I’ve gone back and forth on how to approach the topic of fundamentalism. Alvin Plantinga correctly points out that the way a lot of people use it, it turns into an perjorative and indexical term, i.e. you’re more conservative than me, so you must be a fundamentalist — or, as Plantiga puts it, a “stupid sumbitch” (excuse his French). That’s really quite unhelpful. If we really want to use the word constructively, it needs to describe a particular sort of behavior, not just insult the people we use it to describe.
Reacting to what we might consider a sort of secular fundamentalism (logical positivism and similar philosophies), philosopher Ludwig Wittgenstein criticized what we call knowledge and described it as more of a language game we play. We pick up on rules, we figure out what we’re supposed to say or do in response to certain phrases, etc. Knowledge, he suggests, is a social construction, an elaborate system of rules.
He’s more right than we would like. While I disagree with him on the whole and believe there is truly such thing as knowledge (and every non-philosopher said, “Duh!”), a lot of the things we do and say are determined by their social function. Fundamentalism, if I may suggest, is when social function becomes so important so as to discourage or even forbid real knowledge.
“That’s great, Chris! What the hell does that mean?”
In practical terms, it means that the games we play are more important than growing as people. Don’t say the wrong thing, even if right and wrong are arbitrary and inconsistent. Being a “good person” is just a matter of memorizing the right phrases and gestures. Raise your hands in worship — or don’t, depending on the church. Oppose gay marriage. Or, try this: support gay marriage! Support of legitimate civil rights movements can be just as much a hollow social language game as speaking against them.
Truly bad examples of fundamentalism end up playing like real-life Unfair Mario (go play it for just 15 seconds and you’ll see what I mean): the obstacles are random, the consequences for failure are harsh, and “beating the game” just means that you memorized a long list of “do”s and “don’t”s. Heck, fundamentalism is tough! But it’s totally empty and meaningless. You haven’t figured out what it truly means to be good; you’re just following along with the social construction, with no rhyme or reason behind your actions. Fundamentalists will try to make excuses for their behavior, but ad hoc reasoning doesn’t count.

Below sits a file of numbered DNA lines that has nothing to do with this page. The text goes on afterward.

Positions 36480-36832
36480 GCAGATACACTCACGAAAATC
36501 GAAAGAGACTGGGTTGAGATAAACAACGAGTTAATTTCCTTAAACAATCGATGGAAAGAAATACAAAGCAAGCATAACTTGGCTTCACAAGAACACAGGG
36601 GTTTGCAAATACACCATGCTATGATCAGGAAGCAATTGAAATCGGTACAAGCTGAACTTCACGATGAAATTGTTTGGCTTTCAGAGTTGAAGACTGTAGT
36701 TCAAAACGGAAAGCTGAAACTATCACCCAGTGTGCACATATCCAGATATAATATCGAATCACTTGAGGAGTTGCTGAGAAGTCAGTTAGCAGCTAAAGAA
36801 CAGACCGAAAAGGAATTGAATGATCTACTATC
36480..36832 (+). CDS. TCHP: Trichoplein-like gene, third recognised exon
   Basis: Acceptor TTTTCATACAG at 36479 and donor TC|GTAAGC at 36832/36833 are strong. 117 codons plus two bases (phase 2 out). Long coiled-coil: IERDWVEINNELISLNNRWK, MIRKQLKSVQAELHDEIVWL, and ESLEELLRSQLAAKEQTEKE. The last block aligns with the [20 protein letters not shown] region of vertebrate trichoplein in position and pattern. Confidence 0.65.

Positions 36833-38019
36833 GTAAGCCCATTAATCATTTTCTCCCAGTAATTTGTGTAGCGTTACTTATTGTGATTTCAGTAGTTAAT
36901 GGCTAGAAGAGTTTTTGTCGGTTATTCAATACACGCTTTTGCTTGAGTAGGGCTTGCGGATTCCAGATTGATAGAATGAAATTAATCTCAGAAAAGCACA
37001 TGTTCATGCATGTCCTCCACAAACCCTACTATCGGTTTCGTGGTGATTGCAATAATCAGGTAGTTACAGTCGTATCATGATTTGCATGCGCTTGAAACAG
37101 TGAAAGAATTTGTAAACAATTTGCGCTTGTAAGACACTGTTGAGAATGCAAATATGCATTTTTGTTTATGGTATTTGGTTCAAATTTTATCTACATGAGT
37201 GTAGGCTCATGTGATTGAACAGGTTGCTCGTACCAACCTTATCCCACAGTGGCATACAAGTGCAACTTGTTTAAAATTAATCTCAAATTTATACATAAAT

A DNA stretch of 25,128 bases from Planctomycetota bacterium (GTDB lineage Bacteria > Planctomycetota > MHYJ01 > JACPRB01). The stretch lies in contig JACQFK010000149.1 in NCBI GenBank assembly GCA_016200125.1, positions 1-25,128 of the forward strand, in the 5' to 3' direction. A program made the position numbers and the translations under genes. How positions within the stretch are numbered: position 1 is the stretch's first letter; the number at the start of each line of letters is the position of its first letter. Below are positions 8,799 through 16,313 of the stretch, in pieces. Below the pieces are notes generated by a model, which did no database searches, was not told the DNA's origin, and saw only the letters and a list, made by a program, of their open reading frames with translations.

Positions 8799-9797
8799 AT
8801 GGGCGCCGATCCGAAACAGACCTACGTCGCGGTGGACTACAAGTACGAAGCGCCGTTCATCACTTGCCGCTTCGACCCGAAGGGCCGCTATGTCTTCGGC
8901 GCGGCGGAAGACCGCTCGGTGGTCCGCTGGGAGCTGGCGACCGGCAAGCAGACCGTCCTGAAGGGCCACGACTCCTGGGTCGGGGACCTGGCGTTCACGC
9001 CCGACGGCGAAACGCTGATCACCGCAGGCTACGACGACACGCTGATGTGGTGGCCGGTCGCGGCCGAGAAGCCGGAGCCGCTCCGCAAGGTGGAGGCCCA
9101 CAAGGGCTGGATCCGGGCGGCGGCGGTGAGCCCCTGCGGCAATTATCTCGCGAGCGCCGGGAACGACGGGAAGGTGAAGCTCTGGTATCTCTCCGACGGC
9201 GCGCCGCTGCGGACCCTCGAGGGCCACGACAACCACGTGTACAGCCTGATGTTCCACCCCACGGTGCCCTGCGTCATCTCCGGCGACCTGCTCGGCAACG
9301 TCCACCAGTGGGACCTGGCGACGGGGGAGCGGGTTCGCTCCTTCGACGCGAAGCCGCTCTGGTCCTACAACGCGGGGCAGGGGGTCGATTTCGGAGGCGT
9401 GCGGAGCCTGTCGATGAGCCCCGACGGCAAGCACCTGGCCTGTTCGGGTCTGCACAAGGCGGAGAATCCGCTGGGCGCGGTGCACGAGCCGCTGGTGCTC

It’s not just a conservative phenomenon. Fitting into a social context is important, but it is very easy to mistake social context as being goodness in and of itself, rather than pointing toward goodness. This is true even of Christianity itself, which Nietzsche recognizes when he writes that “the accidents of environment, of language, of background determine a certain sphere of concepts: the earliest Christianity uses only Jewish-Semitic concepts.” In other words, if Christ had come to India, Christianity would look like post-Hinduism.
Fundamentalism is the result of a philosophical mistake. We favor our way of doing things rather than the why which lies behind them. They become a set of taboos, still in practice but with their significance long forgotten.
If we’re ever going to achieve any real semblance of peace, justice, or any of those wonderful values that Christians and people of all stripes like talking about, then we’re going to have to set aside differences of culture, practice, and so forth to seek what is essential behind them. Until we do that in full, those values are just shadows of what they could be, held back by our prejudice.